These are extremes, most places would be midway, but whereabouts midway could be predicted pretty well. Of course, after a couple of decades of serious affirmative action and cancerous bureaucratic growth; everywhere is the West is much less able to cope with anything.

Where I live, even trivial road reshapings or bridge repairs are now taking a couple of years, including paralysing road closures of major arteries.

I saw some council workmen (maybe 15 or so, with big machines) take several weeks to build a 2ft wall about 100 yards, another group even longer to build a 200 yard pedestrian path across a bit of grass - jobs that would have taken a few days in the past.

Space Monkey said...

People should also take to heart that the "blunders" of containing or even properly responding to the virus indicates that the priorities of the people in charge of protecting the public health may not be in your best interest and may in fact be diametrically opposed to saving (((your))) life.
France doesn't seem to be taking this seriously and is keeping it's borders open as they are finding it difficult to manage its pension system. The US has tested a total of 419 people since the outbreak in China began even though it has a large Chinese population of exchange students returning to the US after the holidays with eye witness accounts in Arizona that may indicate a cell there.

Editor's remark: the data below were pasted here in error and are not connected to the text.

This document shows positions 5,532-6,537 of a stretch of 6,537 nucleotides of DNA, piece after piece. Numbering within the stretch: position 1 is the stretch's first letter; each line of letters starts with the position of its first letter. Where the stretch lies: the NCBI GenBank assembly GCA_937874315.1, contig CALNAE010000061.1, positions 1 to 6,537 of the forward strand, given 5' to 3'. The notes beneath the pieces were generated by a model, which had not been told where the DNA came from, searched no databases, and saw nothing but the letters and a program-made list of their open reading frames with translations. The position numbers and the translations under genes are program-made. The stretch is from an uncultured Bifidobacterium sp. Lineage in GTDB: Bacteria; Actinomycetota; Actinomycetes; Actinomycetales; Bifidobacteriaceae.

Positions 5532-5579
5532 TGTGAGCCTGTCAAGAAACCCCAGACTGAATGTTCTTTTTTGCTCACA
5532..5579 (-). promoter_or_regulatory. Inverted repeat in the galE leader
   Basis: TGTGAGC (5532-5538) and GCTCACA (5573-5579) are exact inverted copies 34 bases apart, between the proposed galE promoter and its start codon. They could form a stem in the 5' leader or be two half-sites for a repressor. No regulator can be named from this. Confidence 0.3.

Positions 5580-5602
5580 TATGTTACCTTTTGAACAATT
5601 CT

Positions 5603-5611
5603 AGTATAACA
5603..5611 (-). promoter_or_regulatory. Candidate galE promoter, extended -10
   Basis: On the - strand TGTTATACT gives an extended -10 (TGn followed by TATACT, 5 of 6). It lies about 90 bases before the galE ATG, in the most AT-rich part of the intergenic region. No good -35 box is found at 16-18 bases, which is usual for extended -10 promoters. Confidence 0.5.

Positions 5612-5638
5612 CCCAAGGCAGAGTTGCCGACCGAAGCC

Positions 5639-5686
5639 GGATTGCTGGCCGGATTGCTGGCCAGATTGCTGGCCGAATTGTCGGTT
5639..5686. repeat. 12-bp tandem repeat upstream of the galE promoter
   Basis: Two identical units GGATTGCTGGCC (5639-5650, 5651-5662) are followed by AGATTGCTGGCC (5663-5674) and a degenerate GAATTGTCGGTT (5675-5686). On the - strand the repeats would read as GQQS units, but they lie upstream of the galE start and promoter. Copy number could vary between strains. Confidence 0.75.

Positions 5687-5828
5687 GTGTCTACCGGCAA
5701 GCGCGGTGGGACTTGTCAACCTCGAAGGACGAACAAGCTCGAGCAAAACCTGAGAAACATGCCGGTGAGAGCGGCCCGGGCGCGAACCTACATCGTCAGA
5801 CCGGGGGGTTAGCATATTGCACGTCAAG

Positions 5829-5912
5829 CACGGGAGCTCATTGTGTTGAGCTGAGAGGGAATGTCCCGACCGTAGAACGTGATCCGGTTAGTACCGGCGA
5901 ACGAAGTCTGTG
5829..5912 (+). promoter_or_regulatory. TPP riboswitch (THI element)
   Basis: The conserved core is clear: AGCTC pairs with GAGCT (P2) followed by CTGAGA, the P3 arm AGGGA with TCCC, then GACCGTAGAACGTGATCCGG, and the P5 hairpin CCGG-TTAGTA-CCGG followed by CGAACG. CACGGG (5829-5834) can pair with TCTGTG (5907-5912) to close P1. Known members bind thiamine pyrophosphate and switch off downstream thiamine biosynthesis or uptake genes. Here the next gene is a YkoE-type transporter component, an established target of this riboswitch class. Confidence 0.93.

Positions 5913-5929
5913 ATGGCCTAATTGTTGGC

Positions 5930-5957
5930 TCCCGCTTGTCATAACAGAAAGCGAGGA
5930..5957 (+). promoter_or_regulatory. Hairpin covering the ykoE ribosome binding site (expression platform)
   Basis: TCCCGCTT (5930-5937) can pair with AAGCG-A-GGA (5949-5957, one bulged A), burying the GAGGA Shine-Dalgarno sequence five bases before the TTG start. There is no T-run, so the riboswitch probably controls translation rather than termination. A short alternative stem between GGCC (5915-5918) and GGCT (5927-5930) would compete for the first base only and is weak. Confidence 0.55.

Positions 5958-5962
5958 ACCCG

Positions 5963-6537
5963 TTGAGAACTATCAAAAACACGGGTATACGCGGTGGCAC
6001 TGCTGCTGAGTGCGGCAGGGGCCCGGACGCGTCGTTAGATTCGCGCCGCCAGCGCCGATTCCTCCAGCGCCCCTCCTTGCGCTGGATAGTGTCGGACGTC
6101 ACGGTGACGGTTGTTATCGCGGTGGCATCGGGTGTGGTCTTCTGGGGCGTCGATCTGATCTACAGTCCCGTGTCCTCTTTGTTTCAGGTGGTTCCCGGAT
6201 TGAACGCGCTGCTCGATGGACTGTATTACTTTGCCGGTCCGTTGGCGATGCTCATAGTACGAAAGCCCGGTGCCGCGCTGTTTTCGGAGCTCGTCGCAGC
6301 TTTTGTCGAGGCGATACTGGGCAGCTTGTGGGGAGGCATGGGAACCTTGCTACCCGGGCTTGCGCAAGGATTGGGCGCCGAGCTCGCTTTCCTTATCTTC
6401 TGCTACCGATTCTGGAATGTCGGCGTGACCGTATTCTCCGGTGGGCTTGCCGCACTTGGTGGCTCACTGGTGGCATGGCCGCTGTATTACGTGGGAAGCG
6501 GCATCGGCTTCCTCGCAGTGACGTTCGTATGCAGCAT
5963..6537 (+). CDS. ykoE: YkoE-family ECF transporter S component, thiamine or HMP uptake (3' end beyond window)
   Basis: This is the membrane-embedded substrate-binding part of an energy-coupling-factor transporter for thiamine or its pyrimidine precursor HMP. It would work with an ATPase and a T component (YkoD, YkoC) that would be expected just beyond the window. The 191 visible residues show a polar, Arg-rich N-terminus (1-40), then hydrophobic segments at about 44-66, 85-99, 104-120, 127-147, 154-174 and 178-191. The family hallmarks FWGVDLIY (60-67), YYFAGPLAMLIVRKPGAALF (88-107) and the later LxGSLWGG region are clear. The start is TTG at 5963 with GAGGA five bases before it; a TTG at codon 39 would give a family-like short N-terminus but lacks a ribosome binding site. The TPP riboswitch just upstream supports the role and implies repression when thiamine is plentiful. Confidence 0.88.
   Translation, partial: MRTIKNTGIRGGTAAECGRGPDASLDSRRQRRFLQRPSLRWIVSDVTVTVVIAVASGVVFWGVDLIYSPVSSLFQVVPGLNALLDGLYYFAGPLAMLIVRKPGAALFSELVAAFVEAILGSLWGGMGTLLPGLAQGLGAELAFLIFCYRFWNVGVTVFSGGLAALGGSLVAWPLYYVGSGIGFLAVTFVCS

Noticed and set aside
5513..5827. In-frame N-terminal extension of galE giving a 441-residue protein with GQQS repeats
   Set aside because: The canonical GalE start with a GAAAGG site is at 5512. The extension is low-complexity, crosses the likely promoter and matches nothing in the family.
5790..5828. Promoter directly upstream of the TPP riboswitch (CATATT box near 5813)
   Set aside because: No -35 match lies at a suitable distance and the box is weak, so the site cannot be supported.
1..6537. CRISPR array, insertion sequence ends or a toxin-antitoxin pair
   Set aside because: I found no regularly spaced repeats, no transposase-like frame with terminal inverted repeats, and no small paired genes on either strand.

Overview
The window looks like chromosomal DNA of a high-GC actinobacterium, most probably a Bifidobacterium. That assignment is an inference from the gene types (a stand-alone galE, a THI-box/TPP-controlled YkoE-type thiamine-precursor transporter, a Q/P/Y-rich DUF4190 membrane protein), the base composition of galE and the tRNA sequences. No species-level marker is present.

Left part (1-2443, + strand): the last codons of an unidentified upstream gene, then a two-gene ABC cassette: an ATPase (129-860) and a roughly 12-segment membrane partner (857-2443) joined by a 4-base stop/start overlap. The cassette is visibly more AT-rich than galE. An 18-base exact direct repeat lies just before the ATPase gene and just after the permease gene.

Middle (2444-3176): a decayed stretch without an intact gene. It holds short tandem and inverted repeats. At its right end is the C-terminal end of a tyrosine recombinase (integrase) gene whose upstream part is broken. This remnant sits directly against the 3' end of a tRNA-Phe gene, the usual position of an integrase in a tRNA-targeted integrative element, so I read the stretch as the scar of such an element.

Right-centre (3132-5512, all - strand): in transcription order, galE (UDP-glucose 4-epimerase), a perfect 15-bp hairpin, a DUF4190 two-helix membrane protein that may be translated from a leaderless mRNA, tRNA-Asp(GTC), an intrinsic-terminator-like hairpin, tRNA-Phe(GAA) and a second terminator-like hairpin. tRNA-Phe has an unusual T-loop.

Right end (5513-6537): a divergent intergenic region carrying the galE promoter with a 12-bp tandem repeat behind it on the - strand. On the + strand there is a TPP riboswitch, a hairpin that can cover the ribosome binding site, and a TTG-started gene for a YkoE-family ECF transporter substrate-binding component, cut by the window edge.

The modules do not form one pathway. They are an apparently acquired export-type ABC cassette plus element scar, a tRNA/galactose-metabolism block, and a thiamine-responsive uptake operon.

Maybe they are trying to manage this covertly to stem panic until an obvious outbreak, maybe a lot of the people in charge are bureaucrats that are incompetent as exemplified by Katrina and maybe they have macro economics to worry about because whether the virus does develop into an all encompassing global pandemic that may kill 1 or 2% of the population, they know for a fact given our on-demand global delivery system subsidized by oil, millions would die if the global economy seizes.
We are in a real bind. Care for yourself and those around you. The people in charge may not have your best interest at heart.

Bruce Charlton said...

@SM - I certainly agree that the beings at the top are of evil nature and intent (since they are demons) - an earlier post today says as much; but their primary intent is not to cause death and disease. If They wanted/want us dead then it would be/is trivially easy for them to accomplish this - as has been for decades. So we may infer that that is not the goal.

Their strategic intent is damnation of souls, and if the epidemic is being manipulated, it will be with that goal in view - presumably via an acceleration of the already well-advanced global totalitarian bureaucratic regime. I think that Plan A was a (false flag) climate emergency; but maybe they are trying to co-opt this into Plan B?

Who knows. But it is spiritual preparation we need for whatever crisis; because without that then the mass of people will not survive, because we will continue to be too crazed and paralysed to form that or any such intent. And if the mass goes down, so will everything else - given our interdependency.

Cererean said...


Anyone proposing a global government in response to the self-evident failures of globalism has a lot of chutzpah. This isn't like global warming, where one can make a case for the need for a unified response. If (when) pharmaceuticals run dry because production has been offshored to China, people are going to demand protectionist barriers to stop anything happening again. If (when) the virus goes pandemic across most countries, people will ask why flights weren't stopped. People will remember that the same people who have been pushing globalism are now asking for more of it, and they won't swallow so easily.